If Mozart were to apply for a job in this day and age, at the very top of his CV would read “Adaptable and able to turn my hand to any task”. Tonight’s concert – superbly performed by the Orchestra of the Age of Enlightenment to a full house at the Queen Elizabeth Hall – demonstrates the composer’s creative resourcefulness when it came to getting a commission, delivering the goods and ultimately, making money. All the while, the pressures of a crowded market, demanding patrons and an overbearing father were never far away.

On the other hand, “Forward-thinker and good time manager” probably wouldn’t feature too high up in Mozart’s metaphorical job application. The first piece in this evening’s programme was his Symphony no. 36 in C major, written in a hurry while on his way home to Vienna after visiting his father in Salzburg. Mozart and his new wife Constanze scheduled to break their journey half way in Linz, where he was to give a concert for the local court. Since Mozart didn’t have a symphony with him, he speedily wrote a new one in just a few days – although his haste is not at all evident in the work. Technically perfect, the OAE’s sublime rendition of the symphony ticked all the boxes, with assured conductorless leading from Margaret Faultless. The first and last movements were full of contrast (both in dynamics and tone) and the Trio’s oboe and bassoon melodies beautifully phrased. What really made me smile, however, were the lovely expressions from a violinist at the back of the seconds – who was clearly totally immersed in the music she was making.

Following a quick shuffle around during which the orchestra moved from standing to sitting, we were treated to Mozart’s next fabulous party trick: the Horn Concerto no. 4, written (as were his others) for his good friend the virtuoso horn player Joseph Leutgeb. Roger Montgomery – the OAE’s very own Leutgeb – impressed us with his composure and dexterity. The valveless horn is notoriously difficult to master; chromatic notes are produced by minuscule hand movements inside the bell of the instrument – known as hand-stopping – combined with tiny changes in embouchure. The perilously fast finale with its famous hunting calls hardly let the solo horn breathe, yet Montgomery took the musical gymnastics in his stride. He revealed a huge variety of tone colours, and a couple of split notes only proved how difficult the piece is for the natural horn. The orchestra provided a sensitive and discerning accompaniment to an outstanding solo performance.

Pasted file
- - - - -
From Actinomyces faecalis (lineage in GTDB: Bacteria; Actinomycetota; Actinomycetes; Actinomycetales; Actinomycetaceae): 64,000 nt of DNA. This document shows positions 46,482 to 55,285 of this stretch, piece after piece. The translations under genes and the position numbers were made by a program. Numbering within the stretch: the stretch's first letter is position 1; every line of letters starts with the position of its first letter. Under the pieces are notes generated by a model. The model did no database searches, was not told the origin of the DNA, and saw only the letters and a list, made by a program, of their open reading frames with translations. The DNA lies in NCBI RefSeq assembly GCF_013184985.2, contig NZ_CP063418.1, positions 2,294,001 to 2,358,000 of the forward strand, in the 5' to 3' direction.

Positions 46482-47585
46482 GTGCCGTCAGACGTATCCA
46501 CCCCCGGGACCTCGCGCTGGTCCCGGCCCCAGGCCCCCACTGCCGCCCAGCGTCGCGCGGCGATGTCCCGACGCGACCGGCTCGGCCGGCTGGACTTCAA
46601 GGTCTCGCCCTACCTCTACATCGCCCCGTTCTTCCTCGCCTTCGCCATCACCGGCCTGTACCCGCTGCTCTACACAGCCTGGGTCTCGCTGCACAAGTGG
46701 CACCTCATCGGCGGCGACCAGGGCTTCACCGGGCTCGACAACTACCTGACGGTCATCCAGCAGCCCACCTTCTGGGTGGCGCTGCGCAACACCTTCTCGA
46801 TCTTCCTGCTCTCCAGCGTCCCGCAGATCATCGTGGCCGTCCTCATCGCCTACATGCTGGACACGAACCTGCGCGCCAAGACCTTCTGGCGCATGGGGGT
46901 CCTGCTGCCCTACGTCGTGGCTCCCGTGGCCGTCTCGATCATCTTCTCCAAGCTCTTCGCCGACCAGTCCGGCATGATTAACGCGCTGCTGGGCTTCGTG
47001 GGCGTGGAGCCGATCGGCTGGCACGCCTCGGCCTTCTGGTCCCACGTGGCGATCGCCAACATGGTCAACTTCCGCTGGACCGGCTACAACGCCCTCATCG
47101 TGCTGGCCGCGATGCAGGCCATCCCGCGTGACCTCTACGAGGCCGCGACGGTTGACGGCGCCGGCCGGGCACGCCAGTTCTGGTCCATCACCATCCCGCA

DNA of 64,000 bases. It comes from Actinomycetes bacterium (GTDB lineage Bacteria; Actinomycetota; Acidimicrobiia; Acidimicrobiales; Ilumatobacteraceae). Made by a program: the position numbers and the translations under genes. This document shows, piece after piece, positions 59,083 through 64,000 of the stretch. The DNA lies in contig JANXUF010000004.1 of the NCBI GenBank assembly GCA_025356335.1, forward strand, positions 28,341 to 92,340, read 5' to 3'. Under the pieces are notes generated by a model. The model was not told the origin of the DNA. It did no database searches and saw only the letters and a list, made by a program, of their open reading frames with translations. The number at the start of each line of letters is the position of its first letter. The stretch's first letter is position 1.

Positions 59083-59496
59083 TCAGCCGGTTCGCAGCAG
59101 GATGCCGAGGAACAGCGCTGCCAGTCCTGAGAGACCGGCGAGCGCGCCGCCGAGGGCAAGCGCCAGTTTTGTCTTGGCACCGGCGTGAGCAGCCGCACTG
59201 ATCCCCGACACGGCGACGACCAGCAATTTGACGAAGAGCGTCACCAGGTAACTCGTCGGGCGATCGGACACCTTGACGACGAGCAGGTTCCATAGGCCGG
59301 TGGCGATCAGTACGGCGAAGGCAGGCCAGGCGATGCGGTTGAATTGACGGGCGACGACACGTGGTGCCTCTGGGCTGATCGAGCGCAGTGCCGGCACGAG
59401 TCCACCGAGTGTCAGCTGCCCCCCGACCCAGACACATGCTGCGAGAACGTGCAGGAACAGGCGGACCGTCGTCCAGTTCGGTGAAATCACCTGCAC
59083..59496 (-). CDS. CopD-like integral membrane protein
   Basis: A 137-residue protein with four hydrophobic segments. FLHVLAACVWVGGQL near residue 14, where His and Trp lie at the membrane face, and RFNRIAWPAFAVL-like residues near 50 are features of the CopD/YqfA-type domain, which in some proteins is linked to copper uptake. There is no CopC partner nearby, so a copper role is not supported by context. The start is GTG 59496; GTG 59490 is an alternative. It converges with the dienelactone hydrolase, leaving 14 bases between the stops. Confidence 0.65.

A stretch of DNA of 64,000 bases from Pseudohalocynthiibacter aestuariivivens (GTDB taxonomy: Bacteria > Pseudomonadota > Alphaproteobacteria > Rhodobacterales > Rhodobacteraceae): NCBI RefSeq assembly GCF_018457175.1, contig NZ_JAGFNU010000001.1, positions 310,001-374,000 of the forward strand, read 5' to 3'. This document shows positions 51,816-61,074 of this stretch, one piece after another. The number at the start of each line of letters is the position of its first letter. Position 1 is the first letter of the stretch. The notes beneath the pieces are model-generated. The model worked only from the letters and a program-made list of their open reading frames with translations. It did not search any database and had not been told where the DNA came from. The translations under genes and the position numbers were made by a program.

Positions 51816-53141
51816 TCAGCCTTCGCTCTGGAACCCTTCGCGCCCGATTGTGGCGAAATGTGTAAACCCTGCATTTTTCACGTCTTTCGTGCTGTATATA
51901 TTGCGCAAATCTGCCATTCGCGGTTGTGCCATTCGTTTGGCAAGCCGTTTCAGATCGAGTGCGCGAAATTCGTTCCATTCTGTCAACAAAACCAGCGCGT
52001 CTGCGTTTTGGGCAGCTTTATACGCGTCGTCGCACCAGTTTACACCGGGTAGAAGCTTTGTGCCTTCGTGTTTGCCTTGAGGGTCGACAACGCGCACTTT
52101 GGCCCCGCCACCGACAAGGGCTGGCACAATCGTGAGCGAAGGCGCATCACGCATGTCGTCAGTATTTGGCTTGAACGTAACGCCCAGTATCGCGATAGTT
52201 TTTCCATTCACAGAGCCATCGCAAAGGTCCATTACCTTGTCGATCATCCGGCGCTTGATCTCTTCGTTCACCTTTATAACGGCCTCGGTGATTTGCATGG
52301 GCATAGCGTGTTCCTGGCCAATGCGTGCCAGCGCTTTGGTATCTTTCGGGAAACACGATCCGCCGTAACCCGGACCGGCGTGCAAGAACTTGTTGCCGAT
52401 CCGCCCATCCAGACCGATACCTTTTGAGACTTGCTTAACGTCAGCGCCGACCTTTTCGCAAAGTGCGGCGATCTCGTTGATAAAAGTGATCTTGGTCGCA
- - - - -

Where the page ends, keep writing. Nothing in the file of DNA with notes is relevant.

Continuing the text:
The final work in the programme was the intriguing Serenade no. 9 (essentially an extended symphony), nicknamed “Posthorn” after the eponymous instrument’s sudden entrance in the second Minuetto and Trio. The fourth movement in particular showed off some fine playing from the very full wind section. Although this Concertante is somewhat repetitive, the solos from flautist Lisa Beznosiuk and oboist Anthony Robson were exquisite as they led the delicate interactions within the section, deservedly taking our attention away from the strings for a good while. The highly unusual and dainty piccolo solo from Neil McLaren in the penultimate movement again made us lean forward and listen, while David Blackadder turned heads with his posthorn solo from the centre of the audience. If the piece sometimes lost its way in the middle movements, it was certainly brought back on track by the triumphant Presto finale.

As usual, the OAE provided us with an evening of top quality Mozartean music – full in the knowledge that they would perform most of the programme again an hour later at their Night Shift. What is unusual about the orchestra is the players’ energy, sparkle and true joie de vivre that is evident when they perform. As my neighbour in the audience commented while the band modestly received a loud applause, “What a delight!”